Please ensure that the ward have your correct contact number with times when you wish to be contacted.

Please ensure that the ward see any important documents associated with your loved ones wishes and needs at this time.

Advance Care Plan                                                            

Lasting Power of Attorney                                              

Advanced Directive                                                           

PACT document                                                                 

If you have any concerns or comments about your loved one or the treatment that they are receiving please raise this with the ward staff in the first instance. You can also speak with the Palliative End of Life Team.

The Palliative and End of Life Care Team are available:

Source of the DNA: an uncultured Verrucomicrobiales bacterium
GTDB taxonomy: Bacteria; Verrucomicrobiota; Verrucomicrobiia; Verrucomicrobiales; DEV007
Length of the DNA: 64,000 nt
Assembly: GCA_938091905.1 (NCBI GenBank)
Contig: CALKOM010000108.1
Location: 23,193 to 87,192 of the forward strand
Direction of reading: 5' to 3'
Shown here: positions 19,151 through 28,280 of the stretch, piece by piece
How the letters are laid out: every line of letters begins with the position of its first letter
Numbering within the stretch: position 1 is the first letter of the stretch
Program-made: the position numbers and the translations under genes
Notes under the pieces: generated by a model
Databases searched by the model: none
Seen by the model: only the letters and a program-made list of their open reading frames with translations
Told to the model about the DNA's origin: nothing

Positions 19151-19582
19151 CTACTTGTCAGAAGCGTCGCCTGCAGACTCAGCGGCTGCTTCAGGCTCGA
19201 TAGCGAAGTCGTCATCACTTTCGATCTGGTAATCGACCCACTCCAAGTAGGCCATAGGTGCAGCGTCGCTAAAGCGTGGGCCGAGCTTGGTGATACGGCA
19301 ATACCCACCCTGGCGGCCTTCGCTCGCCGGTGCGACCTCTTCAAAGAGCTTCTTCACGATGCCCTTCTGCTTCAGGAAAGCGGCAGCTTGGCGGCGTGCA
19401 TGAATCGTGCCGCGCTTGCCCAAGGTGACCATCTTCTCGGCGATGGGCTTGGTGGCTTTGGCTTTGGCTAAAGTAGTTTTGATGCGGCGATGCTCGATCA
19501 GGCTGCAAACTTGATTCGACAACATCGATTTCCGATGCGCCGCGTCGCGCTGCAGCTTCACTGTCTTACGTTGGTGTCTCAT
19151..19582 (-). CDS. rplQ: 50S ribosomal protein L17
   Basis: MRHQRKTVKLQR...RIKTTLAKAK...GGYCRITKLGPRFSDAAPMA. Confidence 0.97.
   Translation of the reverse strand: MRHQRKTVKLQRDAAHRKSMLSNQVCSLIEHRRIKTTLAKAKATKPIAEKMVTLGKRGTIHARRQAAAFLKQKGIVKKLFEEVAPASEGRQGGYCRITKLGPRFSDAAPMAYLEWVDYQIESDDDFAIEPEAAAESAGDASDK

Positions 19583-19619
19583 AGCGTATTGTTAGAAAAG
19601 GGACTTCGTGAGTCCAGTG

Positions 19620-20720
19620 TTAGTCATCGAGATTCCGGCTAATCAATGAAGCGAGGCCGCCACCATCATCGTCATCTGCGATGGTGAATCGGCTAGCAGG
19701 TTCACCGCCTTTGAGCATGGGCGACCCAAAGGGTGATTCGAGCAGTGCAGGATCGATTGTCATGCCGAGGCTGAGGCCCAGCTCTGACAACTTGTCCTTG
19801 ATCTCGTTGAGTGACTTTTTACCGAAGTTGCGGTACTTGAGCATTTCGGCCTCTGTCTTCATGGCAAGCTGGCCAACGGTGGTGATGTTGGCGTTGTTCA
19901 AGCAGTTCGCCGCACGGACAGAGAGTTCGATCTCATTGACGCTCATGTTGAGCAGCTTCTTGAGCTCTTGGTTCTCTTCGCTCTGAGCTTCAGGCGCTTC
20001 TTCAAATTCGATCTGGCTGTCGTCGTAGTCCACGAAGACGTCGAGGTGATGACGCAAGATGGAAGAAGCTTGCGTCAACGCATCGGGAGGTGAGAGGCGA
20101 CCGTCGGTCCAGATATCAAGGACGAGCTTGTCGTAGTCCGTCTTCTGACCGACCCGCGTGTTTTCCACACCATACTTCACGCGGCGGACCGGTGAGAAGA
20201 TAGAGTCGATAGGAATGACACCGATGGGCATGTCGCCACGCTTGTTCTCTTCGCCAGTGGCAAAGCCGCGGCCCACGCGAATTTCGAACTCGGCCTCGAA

Monday – Friday between 8:00am and 4:00pm

Weekends between 8:00am – 4:00pm

They can also be contacted via the ward staff

Palliative Care Team: 01908 996 553 answer machine service available out of hours

Milton Keynes University Hospital Bereavement Team: 01908 996155

Details regarding Registering the death of your loved one will be available in the Bereavement Pack you will receive from the Bereavement Team

Samaritans: 116 123 or email: [email protected] response provided within 24hrs

MIND: 0300 123 3393 text 86463

We are constantly working to improve our service

Your feedback is welcome on anything that has been good during your care and any areas that you feel need improving.

Facilities within the hospital

Hospital Chapel and Prayer Room
The Chapel is on the first floor close to Ward 21, and almost above the Eaglestone Restaurant. The Chapel is available for anyone to sit quietly or to pray. There is a dedicated Muslim prayer area with separate prayer space for men and women. The Chapel is open from 6am to 10pm each day. The hospital chaplain is also available twenty four hours a day if required.

Visitors’ rooms on wards